Happy World Cat Day! Today, August 8th, we celebrate one of the four days that is dedicated to cats every year – four days to celebrate their many unique qualities, similarities, and differences, and to recognize their importance in the animal kingdom.
There is always the question, “Dogs or cats?” Today, the cat lovers rejoice! Throughout the world, all cat lovers will unite, bonded by their unconditional love for their furry friends. A superlative was invented and has been bestowed on many individuals: “the cat lady,” or the woman that will grow old with many domestic cats. The “cat lady” is a funny concept, but in reality, there are many cases of humans domesticating wild cats like pumas, bobcats, leopards, and lions, which belong in the wild. People that love cats have a hard time understanding the line that determines which is a proper pet and which is a wild animal taken into captivity against their will. Today, TRR would like to pay a special homage to the two wild felines that we rescued from illegal captivity.
The first is Felicia, a 14-year-old ocelot (Leopardus pardalis), who was rescued from animal trafficking. TRR received after being illegally kept in captivity for nearly a decade. Unfortunately, due to most of her life being kept as a pet her relationship with humans was unnatural, to say the least. Felicia at a young age became desensitized to people, deeming her unreleasable. Her hunting instincts were extremely dull due to her not needing to use them most of her life. However, we still tried to reactivate her natural behaviors by feeding her live pray and minimal human contact. Nonetheless, we have used the best tools in management and enrichment to ensure that she has a long and comfortable life. She remains in the shadows during the day and prowls during the night, moving through her large enclosure and climbing the many trees and structures inside. A fun fact about ocelots is that they’re one of the sloths’ only natural predators! They can climb up several feet to reach them and even transport their weight while going down the tree.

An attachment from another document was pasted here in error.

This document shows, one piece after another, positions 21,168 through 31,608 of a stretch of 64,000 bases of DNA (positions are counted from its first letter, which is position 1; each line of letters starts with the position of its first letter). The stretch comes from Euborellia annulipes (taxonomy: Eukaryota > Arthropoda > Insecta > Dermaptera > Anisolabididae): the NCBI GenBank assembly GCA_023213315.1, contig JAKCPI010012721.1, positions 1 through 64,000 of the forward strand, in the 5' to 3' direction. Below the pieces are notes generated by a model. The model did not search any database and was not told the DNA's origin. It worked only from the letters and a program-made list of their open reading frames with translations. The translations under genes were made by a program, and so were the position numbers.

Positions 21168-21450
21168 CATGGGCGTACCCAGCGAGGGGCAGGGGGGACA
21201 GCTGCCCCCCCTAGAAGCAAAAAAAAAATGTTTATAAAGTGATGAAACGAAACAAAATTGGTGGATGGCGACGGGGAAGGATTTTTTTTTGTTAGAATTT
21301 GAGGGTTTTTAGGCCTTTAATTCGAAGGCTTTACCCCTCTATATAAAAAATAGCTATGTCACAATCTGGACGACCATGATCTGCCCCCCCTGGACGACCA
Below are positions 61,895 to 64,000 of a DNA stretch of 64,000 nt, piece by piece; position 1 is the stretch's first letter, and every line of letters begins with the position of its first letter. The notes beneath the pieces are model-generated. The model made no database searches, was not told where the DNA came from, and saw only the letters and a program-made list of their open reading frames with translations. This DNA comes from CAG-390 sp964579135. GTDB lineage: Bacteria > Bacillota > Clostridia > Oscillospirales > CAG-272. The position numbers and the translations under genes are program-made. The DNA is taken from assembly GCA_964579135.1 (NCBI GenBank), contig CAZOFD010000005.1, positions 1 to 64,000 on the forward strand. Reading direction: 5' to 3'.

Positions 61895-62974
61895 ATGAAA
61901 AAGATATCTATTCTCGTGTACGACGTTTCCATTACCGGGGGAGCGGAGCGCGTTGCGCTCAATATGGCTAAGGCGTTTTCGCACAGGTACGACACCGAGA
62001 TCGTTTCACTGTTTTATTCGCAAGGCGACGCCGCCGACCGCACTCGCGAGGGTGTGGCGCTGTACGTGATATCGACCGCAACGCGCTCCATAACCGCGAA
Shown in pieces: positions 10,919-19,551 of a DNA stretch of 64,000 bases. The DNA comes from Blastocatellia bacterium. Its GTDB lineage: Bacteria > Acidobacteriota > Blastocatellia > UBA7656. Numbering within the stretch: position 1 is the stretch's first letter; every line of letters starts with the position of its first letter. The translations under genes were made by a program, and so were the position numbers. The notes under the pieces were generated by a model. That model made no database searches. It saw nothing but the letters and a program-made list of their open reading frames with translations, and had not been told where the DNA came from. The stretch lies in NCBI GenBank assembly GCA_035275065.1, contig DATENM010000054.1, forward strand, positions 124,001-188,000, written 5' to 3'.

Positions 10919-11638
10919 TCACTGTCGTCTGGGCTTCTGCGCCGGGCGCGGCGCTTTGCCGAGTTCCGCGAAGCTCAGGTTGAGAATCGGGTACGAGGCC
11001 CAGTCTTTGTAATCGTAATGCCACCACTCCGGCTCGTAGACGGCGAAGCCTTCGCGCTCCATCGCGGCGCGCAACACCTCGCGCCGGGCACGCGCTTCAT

TRR’s second wild cat is named Tabu. He is an oncilla (Leopardus tigrinus) — one of the smallest and most endangered wild cats in Costa Rica — and has been a resident at TRR for many years. Tabu was found in Cartago, Costa Rica, as a young cub. At this point, because of his small size and unusual pattern, he looked a lot like a house kitten! To discover his true species, the Toucan Rescue Ranch had to perform genetic analysis on him to confirm he was an oncilla. After behavioral analysis, it was discovered that he had probably been kept as a pet at a very young age, proven by his extremely docile temperament and preference for using a litter box. Because of this, he is also unreleasable. Tabu is now happy and healthy in his large enclosure (thank you to the donors for making his enclosure possible!), but his captive behaviors still remain in the form of his litter box, which he refuses to defecate without!
Both Felicia and Tabu, due to their past, have become incredible ambassadors for their species. Both educate visitors daily about the importance of predators and their key role in their respective ecosystems. They also are a symbol for their wild counterparts, to remind humans to not harbor them as pets and to keep them wild and free.
Because both of these wild animals were kept as pets and imprinted on humans, they will sadly never be able to live in their wild home again. Today is a day for a celebration of the amazing diversity of cats in the animal kingdom, but more importantly, an opportunity to remind you that wildlife should never be treated as a pet even if they seem friendly. Wild cats are exactly that: wild, and no situation will ever change that. So, lucky for all you crazy cat lovers, we have been blessed with the presence of the precious, friendly and super quirky house cats. Quincy, Pumpkin and Nala, TRR’s very own house cats, love to be with us and keep us company while they do what they do best – pest control!
This blog was written by Ana Cantos, the Sloth Rehabilitation Intern at Toucan Rescue Ranch for a 6-month internship. Ana is a veternarian from Spain who specialized in feline medicine. She is a general practitioner in feline medicine.